The Early Church - Chapter 9 - Do You Need a Chapel

Chapter 9 - Do You Need a Chapel

In many lands where Christianity is nearly extinct as a vital force, beautiful cathedrals tower. Vast sums were spent erecting monuments of stone while spiritual life flickered and died. It often seems that the more magnificent the building, the less vibrant life one may find. Can an elaborate building often be a compensation for an unwillingness to live zealously for God? We give money rather than life?

What did the early church do? There are no rules about buildings in Scripture. The early church was flexible and adaptable, determined to survive in every environment; therefore, its externals were minimal, quite different from the beautiful and elaborate temple service.

The apostles and early converts used whatever means were available to further the work. The temple. was a natural meeting place, excellent for proclaiming the gospel of Christ to large numbers. Crowds of people thronged the place. The Christians met daily in the temple for preaching and teaching (Acts 2:46). However, they needed a different arrangement for remembering the Lord in the breaking of bread and for fellowship. For this they split into smaller groups in homes, "breaking bread from house to house" (Acts 2:46).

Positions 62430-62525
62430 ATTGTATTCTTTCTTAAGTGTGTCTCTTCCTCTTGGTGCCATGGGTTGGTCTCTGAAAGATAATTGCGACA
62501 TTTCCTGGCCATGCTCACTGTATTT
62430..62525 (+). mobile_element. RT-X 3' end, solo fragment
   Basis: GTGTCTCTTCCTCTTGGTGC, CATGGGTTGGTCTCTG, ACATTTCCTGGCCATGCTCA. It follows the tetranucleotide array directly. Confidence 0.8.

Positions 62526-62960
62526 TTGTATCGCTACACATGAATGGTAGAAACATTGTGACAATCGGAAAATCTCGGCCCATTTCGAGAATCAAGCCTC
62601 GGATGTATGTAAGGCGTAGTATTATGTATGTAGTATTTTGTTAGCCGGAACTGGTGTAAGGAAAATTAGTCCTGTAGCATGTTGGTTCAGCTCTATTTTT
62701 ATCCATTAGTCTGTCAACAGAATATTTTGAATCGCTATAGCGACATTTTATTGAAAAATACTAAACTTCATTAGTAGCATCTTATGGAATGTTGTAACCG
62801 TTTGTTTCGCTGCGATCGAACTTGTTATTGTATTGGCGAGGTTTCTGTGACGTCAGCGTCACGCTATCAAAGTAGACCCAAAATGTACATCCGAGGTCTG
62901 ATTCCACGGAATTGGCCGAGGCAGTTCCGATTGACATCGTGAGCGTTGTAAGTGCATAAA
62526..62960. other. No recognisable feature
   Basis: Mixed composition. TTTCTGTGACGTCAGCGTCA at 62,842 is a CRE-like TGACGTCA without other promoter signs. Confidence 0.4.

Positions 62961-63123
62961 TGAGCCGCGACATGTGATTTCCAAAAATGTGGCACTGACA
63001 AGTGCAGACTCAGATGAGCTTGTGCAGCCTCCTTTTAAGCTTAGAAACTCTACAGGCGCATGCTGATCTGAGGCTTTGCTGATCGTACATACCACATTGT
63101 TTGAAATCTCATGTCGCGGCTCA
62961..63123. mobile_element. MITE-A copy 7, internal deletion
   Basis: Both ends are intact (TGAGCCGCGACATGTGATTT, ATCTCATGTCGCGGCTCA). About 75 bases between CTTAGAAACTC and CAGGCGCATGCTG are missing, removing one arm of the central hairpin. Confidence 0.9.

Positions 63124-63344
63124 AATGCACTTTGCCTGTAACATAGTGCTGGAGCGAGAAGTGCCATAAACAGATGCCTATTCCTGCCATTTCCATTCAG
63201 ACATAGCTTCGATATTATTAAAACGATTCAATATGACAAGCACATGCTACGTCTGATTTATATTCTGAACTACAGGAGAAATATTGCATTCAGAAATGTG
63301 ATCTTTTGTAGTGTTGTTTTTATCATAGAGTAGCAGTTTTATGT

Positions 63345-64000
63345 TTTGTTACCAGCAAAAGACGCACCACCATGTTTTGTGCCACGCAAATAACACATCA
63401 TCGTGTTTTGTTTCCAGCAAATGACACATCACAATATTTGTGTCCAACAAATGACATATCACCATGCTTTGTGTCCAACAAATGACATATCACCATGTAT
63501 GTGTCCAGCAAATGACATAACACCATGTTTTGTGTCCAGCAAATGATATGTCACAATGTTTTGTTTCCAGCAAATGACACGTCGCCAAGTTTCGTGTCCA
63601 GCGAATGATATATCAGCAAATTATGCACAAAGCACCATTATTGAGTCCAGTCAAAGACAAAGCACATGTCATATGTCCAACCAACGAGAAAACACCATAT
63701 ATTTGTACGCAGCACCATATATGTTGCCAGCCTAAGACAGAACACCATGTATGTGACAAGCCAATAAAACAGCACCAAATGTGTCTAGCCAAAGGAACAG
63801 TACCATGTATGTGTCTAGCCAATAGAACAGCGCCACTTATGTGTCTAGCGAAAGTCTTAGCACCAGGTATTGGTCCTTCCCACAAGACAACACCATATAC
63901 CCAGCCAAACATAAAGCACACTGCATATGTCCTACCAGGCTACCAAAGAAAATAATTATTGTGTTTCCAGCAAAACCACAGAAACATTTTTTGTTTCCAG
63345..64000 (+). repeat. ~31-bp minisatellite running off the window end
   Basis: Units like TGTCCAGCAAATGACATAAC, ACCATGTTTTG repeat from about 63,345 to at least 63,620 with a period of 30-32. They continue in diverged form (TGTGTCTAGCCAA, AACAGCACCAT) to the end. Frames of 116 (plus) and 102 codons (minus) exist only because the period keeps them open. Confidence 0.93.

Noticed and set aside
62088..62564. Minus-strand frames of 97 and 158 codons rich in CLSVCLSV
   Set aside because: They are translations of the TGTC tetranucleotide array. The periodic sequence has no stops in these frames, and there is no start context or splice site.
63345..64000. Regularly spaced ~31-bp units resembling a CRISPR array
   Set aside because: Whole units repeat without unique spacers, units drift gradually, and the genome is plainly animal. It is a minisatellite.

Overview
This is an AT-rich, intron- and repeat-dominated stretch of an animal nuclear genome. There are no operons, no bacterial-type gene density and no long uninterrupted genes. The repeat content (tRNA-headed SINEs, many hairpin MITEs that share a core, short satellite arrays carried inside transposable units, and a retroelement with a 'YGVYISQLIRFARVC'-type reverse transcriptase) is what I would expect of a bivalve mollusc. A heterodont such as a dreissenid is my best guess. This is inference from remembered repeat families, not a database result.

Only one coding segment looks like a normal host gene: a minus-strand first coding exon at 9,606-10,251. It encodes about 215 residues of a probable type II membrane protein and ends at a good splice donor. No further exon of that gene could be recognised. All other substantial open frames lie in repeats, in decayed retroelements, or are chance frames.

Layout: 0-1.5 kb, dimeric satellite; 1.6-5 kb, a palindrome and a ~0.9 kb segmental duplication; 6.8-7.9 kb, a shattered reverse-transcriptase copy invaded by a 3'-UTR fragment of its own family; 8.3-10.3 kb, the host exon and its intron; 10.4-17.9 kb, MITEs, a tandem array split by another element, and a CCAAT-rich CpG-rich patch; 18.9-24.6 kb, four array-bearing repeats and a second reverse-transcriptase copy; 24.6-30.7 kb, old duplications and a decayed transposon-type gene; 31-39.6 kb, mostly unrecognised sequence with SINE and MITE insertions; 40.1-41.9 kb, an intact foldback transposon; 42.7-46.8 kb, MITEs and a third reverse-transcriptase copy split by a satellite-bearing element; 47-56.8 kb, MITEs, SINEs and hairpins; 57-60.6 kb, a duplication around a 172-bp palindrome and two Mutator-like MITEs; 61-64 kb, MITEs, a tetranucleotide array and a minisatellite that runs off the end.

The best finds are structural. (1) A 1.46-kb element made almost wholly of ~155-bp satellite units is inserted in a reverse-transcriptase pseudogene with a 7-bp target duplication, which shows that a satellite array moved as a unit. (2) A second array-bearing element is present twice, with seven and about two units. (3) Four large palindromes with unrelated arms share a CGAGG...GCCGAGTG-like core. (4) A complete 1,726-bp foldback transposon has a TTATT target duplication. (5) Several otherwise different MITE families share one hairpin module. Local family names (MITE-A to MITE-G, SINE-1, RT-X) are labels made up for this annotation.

The church in Jerusalem was soon scattered by persecution (Acts 8:1) and the Christians carried the good news wherever they went. To reach outsiders, to evangelize, they used public buildings. The synagogue was first used. Here was an audience schooled in the Scriptures, waiting for the Messiah. These deserved to hear first (Acts 13:5, 14). In most cases some believed and formed the nucleus for a new church.

In time the Jews who disbelieved rejected the Christians from the synagogue and they began to meet in homes (Acts 18:17). Where else could they go? For evangelism they still went to public places - a riverside (Acts 16:13), a market place (Acts 17:17), a school building (Acts 19:9), and one could always go from house to house, knocking on doors, telling out the good news (Acts 20:20). It was a vibrant, aggressive ministry. They had no building in which to hole up; constantly they were in the stream of life.

For their fellowship, worship and teaching they met in homes. Perhaps one home with a large room would be used regularly. Expenses were at a minimum. Funds were used to support the poor and the Lord's servants (Acts 11:29; Phil. 4:16). It was all delightfully simple.

Just how important is a building? Some Christians today are reluctant to start meeting because they have no church building. They feel they cannot do a work for God without a chapel. Some churches today are hesitant to leave liberal denominations because they do not hold title to their building. They feel they cannot carry on if they lose their chapel. Is it possible to be too dependent on a church building?

What are some principles to remember? We must remind ourselves that a church is basically people, an assembly of believers. A building is only a tool. The early church used whatever tools were available. Perhaps the church today is too rigid in its approach. We like to withdraw into our beamed chapels and let the world go by. If people are curious, let them come in.